In the last week I have participated in two editorial meetings, met a Congressman from Georgia, sat in on a call with the Lutheran Services in America Disability Network and learned about the database system for Lutheran Services of America. I have been welcomed into a team of dedicated individuals who truly want to make a difference in the lives of their members’ staff and clients.
The Washington, D.C. area has been preparing for the arrival next week of Pope Francis, leader of the global Roman Catholic Church. During this historic visit, the Pope will be welcomed by the President at the White House, will hold a special mass at Catholic University and will address a joint meeting of Congress, in addition to visiting local congregations and volunteers and a stop at an organization affiliated with Catholic Charities USA that feeds the poor and homeless in the city.
What does it mean to be part of a larger faith community called Lutheran? And what does Lutheran Services in America — a network of 300 Lutheran social ministry organizations — have to do with it? For Lutheran social ministry, being part of a broader faith community means that we are connected.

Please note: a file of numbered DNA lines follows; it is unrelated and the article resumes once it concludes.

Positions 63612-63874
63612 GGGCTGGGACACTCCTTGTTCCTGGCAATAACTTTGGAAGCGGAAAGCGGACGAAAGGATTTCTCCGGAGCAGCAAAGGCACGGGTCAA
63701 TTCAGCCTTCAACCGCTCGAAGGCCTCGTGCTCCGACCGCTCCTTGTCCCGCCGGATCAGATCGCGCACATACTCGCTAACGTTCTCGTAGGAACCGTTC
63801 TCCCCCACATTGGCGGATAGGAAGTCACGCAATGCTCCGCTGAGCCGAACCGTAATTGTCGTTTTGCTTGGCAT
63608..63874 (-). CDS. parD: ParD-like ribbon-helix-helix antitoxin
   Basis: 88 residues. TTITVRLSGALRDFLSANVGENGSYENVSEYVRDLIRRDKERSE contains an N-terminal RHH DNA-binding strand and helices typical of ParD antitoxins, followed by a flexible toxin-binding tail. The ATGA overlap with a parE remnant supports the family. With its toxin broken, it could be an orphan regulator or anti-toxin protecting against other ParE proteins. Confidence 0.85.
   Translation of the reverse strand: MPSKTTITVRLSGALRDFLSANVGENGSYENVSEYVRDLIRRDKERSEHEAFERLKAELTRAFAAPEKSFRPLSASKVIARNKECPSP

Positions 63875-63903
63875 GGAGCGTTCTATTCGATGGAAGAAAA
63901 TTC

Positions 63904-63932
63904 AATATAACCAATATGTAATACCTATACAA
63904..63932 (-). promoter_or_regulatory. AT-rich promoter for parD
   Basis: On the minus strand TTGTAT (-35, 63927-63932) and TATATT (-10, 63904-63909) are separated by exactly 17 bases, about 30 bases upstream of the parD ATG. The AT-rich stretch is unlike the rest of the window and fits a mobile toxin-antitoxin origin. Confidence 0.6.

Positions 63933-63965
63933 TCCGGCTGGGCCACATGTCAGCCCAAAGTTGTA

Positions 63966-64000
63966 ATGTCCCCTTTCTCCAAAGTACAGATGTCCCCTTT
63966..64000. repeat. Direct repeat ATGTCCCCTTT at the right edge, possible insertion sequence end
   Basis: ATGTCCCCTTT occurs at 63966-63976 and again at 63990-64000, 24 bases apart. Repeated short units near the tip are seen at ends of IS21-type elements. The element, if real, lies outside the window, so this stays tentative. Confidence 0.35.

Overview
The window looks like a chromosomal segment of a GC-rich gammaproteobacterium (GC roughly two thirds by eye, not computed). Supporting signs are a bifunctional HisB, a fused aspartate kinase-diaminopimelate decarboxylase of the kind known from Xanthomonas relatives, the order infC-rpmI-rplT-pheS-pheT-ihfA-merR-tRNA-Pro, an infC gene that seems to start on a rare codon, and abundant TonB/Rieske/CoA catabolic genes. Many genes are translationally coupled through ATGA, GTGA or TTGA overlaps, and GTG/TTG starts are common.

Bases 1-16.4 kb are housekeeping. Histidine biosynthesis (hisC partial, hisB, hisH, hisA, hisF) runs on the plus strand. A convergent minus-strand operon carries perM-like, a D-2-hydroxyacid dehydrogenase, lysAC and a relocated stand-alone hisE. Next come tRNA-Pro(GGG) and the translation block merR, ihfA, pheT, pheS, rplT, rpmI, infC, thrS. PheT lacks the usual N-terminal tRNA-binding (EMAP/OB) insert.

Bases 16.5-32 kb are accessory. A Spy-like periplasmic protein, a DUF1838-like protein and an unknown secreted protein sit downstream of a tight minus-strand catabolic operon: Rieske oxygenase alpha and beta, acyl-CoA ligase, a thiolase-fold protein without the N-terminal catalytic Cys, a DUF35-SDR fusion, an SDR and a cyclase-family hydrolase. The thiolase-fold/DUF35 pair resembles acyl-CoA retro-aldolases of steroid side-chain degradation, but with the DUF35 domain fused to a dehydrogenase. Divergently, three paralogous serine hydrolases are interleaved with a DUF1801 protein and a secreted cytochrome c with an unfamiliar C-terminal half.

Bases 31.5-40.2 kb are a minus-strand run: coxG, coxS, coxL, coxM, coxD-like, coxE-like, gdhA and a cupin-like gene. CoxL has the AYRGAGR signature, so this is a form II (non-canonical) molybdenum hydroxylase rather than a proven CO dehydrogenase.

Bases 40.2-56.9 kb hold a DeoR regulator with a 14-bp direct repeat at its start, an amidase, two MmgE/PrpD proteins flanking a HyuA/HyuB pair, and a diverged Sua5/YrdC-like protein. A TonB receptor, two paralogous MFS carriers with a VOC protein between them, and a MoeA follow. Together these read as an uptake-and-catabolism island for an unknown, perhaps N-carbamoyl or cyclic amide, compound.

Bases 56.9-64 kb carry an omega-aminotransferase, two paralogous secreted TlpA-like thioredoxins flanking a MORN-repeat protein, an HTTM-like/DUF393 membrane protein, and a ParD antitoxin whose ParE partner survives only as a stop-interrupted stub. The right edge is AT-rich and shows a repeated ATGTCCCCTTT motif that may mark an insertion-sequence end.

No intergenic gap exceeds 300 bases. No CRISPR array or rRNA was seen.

LSA is pleased to welcome Abigail Blake, a senior at Valparaiso University majoring in International Economics & Cultural Affairs, to Lutheran Services in America (LSA). Abbie is spending the fall 2015 semester at the Lutheran Services in America office in Washington, D.C. working with Member Engagement, the team responsible for serving and connecting our membership.
The LSA Disability Network (LSA-DN) is a nationwide association of Lutheran social ministry organizations, faith-based organizations and Lutheran professionals who support people with intellectual and developmental disabilities. To date, LSA-DN includes 25 member organizations that provide support to more than 150,000 individuals, in 32 states and the Virgin Islands.